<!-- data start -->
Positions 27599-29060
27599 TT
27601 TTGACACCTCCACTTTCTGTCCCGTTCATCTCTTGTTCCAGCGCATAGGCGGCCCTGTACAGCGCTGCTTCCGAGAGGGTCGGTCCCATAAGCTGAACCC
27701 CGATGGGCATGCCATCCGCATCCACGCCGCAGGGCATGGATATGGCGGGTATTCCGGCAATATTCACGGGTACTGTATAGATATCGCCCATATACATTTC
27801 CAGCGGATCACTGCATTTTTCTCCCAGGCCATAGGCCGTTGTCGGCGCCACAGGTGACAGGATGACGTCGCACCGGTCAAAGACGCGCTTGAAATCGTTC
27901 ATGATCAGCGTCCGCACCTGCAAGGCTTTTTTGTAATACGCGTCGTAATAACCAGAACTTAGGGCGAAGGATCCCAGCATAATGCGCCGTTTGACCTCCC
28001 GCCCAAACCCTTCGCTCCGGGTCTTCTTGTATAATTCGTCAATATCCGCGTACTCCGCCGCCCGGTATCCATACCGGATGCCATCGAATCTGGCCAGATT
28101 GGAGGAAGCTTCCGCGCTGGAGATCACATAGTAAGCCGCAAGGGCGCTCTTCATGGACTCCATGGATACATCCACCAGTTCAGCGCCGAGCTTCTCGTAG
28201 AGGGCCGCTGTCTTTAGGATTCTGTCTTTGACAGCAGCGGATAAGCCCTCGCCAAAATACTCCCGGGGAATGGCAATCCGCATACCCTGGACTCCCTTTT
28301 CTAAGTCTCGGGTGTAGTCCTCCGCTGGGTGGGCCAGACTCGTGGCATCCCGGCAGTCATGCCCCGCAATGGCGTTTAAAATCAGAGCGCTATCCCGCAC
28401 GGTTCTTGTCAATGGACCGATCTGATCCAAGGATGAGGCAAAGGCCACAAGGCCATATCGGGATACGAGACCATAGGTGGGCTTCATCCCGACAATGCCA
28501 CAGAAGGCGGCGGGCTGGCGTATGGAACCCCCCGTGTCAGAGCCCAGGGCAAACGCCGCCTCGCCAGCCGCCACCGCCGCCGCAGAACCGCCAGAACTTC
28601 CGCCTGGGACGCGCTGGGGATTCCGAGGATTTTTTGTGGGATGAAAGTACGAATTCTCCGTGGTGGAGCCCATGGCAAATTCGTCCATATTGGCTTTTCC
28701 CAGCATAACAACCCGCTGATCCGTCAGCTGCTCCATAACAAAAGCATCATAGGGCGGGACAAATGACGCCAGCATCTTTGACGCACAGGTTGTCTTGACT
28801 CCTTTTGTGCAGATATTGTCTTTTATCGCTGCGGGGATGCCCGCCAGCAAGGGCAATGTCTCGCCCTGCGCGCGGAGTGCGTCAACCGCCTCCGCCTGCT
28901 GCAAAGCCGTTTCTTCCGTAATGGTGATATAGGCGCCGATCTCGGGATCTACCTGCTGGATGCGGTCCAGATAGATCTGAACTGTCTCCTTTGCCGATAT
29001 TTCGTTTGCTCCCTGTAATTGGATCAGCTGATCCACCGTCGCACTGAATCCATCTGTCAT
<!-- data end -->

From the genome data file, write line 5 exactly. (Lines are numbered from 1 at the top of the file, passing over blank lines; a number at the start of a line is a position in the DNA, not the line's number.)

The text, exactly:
27801 CAGCGGATCACTGCATTTTTCTCCCAGGCCATAGGCCGTTGTCGGCGCCACAGGTGACAGGATGACGTCGCACCGGTCAAAGACGCGCTTGAAATCGTTC